The Penguins (44-26-11), who clinched a playoff berth with a 4-1 win against the Detroit Red Wings at PPG Paints Arena on Thursday, are in third place in the Metropolitan Division with 99 points through 81 games, two points behind the New York Islanders for second place and two ahead of the Carolina Hurricanes, who hold the first wild card into the playoffs from the Eastern Conference. Each has one regular-season game remaining.
Here are five reasons the Penguins clinched a playoff berth:
1. Crosby leading the way
In a season of ups and downs, Sidney Crosby provided dependability. The 31-year-old center and captain leads the Penguins with 98 points (34 goals, 64 assists) in 78 games, and has gone three straight games without a point twice.
Second-line center Evgeni Malkin, who returned Thursday after missing eight games with an upper-body injury, has had a relatively lackluster season with a team-leading 89 penalty minutes. The same could be said for forward Phil Kessel, who has six goals in his past 31 games.
With those two struggling, Crosby scored one goal in six straight games from Feb. 23-March 7, and had 31 points (10 goals, 21 assists) in 17 games from Feb. 9-March 14. The Penguins were 11-4-2 in those 17 games.
Crosby recently had cooled, with three assists in nine games, before he had a goal and two assists Thursday. That dip in production came with others, like rookie forward Teddy Blueger and veteran center Matt Cullen, stepping up, which Crosby welcomes.
"It's great to see everyone contribute," Crosby said. "That's what you need to win this time of year and moving forward."
2. Murray bouncing back
It took a few months for Matt Murray to look like the goalie who won the Stanley Cup twice as a rookie, in 2016 and 2017, but he returned to form during the second half of the regular season.
The season began with Murray allowing 11 goals on 65 shots in his first two starts before sustaining a concussion. He lost five in a row (0-4-1) from Oct. 30-Nov. 15 and was pulled after allowing three goals on 10 shots in the first period of a 6-4 loss to the Ottawa Senators on Nov. 17. He then was diagnosed with a lower-body injury that kept him out until Dec. 15.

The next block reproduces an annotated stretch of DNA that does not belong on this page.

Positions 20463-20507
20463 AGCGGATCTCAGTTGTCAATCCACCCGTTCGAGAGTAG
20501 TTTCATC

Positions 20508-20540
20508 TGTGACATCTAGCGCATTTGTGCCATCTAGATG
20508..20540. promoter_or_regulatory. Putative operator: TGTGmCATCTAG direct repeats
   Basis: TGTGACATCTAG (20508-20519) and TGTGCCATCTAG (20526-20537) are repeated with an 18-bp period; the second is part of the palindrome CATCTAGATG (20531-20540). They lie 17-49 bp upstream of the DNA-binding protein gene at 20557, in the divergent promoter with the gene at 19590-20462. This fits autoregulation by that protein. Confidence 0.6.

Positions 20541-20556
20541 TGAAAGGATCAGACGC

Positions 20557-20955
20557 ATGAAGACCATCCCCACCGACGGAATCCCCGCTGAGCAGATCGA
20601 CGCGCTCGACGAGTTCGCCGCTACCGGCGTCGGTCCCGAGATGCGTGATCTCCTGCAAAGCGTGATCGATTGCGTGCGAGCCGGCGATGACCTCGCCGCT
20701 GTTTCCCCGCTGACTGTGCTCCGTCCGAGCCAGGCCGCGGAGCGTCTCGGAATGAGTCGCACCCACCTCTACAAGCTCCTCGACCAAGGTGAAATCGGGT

Murray's season turned around when he returned. Since then, he is 25-9-4 with a 2.30 goals-against average, .931 save percentage and three shutouts. He won nine straight starts from Dec. 15-Jan. 11 and has allowed two goals or fewer in seven of his past nine starts.
"I think we're just trusting each other out there," Murray said. "We're playing the right way. Doing the little things. That's what it takes this time of year to win."
Video: DET@PIT: Murray denies Frk on the breakaway
3. Additions of McCann, Bjugstad
Among several trades the Penguins have made this season, acquiring forwards Jared McCann and Nick Bjugstad from the Florida Panthers on Feb. 1 had the most impact. They replaced forwards Derick Brassard and Riley Sheahan, who went to the Panthers.
McCann has 16 points (11 goals, five assists) in 31 games since the trade, and Bjugstad has 13 points (eight goals, five assists). Brassard had 15 points (nine goals, six assists) in 40 games with Pittsburgh this season and Sheahan had nine points (seven goals, two assists) in 49 games.
Bjugstad has settled into the third-line center role, which Brassard previously held, when Malkin has been healthy. McCann has shown versatility, playing on the wing on each of the top three lines. Their introduction into the lineup has helped the Penguins score at least four goals in 13 of 31 games since Feb. 1.
"Our effort's always there," McCann said. "I feel like we sometimes get away from the systems a bit and it can cost us. But I feel like we're going in the right direction. We're playing well and we're winning games."
4. Guentzel stepping forward
Outside of Crosby, Jake Guentzel has been Pittsburgh's most consistent offensive threat.
The forward's 39 goals in 81 games this season surpassed his total of 38 in 122 games through his first two NHL seasons. He is third on the Penguins with 74 points (35 assists), up from 48 (22 goals, 26 assists) last season.
Those numbers can be attributed to Guentzel's partnership with Crosby on the first line. Penguins coach Mike Sullivan regularly juggled his lines this season, but mostly left Guentzel with Crosby.
"They're two guys that just think the game on a real high level," Sullivan said. "So they've developed that chemistry, and it just gets better with time. They're a dangerous tandem."
Video: DET@PIT: Guentzel cashes in on one-timer
5. Staying the course
The best way to describe the Penguins season would be consistently inconsistent, although they never seemed to let it spiral out of control.
It could have after they lost nine of 10 games (1-7-2) from Oct. 30-Nov. 19, but they won 18 of their next 25 (18-5-2). It could have again when they lost eight of 11 (3-7-1) from Jan. 12-Feb. 9, but they've had at least one point in 20 of their 26 games since (16-6-4).
On Dec. 3, Pittsburgh was sixth in the division, two points ahead of the last-place New Jersey Devils.
"We just have to find consistency," Crosby said that day. "We have to find ways to not hurt ourselves in games with big mistakes, and if we do make them, we have to find a way to bail each other out of those mistakes."
They're 34-16-6 since then, and their 74 points are two more than any other team in the division.